by Robin Houde
When my children were younger, they played nicely together most of the time. But there were moments when they just did not get along. They would begin arguing and not remembering to share and then I'd hear their voices getting higher and mean words being tossed back and forth.
Sometimes I'd wait a couple of minutes to see if they could resolve it themselves. If it didn't appear to be going in that direction, I'd step into the room and have to intervene and diffuse the situation.
There were always two sides to the story and it was hard sometimes to discern which one was the aggressor and which one was the defender. However, this knowledge wasn't really necessary in most situations, as long as no physical harm was done.
I didn't spend a lot of time trying to figure out who did what to whom, and instead focused more on coming to a resolution and having them apologize to one another quickly.
There are times when we do need to get to the root of a problem so we can grab hold of it and rip it out. But most often our every day relational issues are not so complex that we really need to dig deep to find a 'why'.
I think we can over-analyze situations, when all we should be doing is searching for a resolution and forgiving one another. If we are quick to forgive and slow to anger then those bitter roots won't have time to develop so there will be nothing to 'dig' out later.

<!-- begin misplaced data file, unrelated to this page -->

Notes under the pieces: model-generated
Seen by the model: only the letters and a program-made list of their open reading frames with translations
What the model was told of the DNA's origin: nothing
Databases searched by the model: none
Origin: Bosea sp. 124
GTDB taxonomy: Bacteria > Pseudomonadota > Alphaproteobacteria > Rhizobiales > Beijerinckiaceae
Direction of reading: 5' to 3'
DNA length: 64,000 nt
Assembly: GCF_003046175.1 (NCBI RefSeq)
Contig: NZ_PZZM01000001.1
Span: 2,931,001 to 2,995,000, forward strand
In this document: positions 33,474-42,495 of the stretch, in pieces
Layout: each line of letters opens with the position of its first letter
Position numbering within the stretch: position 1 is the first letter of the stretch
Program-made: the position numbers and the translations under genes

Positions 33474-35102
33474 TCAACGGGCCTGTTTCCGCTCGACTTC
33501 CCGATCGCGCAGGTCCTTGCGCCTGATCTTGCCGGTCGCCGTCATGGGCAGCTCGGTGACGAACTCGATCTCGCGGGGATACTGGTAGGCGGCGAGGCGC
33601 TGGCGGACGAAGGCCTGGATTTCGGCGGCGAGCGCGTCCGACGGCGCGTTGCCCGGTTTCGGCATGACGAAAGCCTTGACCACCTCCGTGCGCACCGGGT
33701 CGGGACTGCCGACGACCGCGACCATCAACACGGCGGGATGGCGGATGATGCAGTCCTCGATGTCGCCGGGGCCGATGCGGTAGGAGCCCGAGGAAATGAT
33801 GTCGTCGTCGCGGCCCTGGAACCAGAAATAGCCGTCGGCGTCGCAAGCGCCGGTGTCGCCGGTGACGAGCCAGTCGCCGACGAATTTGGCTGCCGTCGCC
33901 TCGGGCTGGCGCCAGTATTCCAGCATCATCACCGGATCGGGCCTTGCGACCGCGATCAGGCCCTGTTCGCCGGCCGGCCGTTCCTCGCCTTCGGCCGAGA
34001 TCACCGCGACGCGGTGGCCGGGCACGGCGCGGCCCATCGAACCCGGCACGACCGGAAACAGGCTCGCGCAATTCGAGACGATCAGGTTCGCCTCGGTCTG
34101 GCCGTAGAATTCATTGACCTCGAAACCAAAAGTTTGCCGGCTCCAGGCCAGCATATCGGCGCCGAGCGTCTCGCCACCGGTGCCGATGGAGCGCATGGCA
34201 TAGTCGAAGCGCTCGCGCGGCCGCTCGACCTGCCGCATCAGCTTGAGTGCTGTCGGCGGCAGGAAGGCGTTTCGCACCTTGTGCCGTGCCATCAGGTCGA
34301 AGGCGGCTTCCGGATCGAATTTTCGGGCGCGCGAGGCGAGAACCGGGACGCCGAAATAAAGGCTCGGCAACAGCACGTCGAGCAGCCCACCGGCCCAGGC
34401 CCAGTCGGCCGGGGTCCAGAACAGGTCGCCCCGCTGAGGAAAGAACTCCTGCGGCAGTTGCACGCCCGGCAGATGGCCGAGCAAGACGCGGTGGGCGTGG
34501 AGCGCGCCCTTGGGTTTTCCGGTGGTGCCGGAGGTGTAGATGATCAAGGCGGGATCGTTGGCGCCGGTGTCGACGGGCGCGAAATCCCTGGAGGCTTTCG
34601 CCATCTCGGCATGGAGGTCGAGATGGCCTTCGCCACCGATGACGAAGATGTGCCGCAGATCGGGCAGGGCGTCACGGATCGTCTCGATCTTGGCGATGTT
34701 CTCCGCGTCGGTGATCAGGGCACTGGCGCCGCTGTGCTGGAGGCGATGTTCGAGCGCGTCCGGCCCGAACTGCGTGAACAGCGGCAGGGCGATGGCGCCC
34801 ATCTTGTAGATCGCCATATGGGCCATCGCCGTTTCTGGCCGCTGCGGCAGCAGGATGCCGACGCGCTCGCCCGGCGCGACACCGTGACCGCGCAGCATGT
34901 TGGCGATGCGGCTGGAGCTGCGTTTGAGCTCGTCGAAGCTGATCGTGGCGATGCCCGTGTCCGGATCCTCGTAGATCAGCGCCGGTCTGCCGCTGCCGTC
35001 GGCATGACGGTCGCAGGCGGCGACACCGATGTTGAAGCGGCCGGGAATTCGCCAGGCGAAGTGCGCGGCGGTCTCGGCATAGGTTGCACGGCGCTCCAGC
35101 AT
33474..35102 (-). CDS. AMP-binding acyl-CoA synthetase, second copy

James 1:19 "Everyone should be quick to listen, slow to speak and slow to become angry."
When we harbor unforgiveness in our hearts, we are giving bitterness good ground for roots to begin to develop. Once the roots are established, it's harder to get rid of them.
Hebrews 12:15 "See to it that no one falls short of the grace of God and that no bitter root grows up to cause trouble and defile man."
Looking back again when my daughters were little, after their apologies and hugs, they simply went back to playing and being friends again. They wouldn't bring it up that evening at the dinner table or drudge it up the next day or the next week during playtime. It was as if it never happened. How often do we forget to be like children? If only it came as natural and as easy in adulthood. I've found that it's really difficult sometimes to put the hurt feelings aside and truly forgive others. Nevertheless, this is what we're instructed to do. We need to search our hearts daily, for me sometimes hourly, and remember to just let it go.
Colossians 3:13 "Bear with each other and forgive one another if any of you has a grievance against someone. Forgive as the Lord forgave you."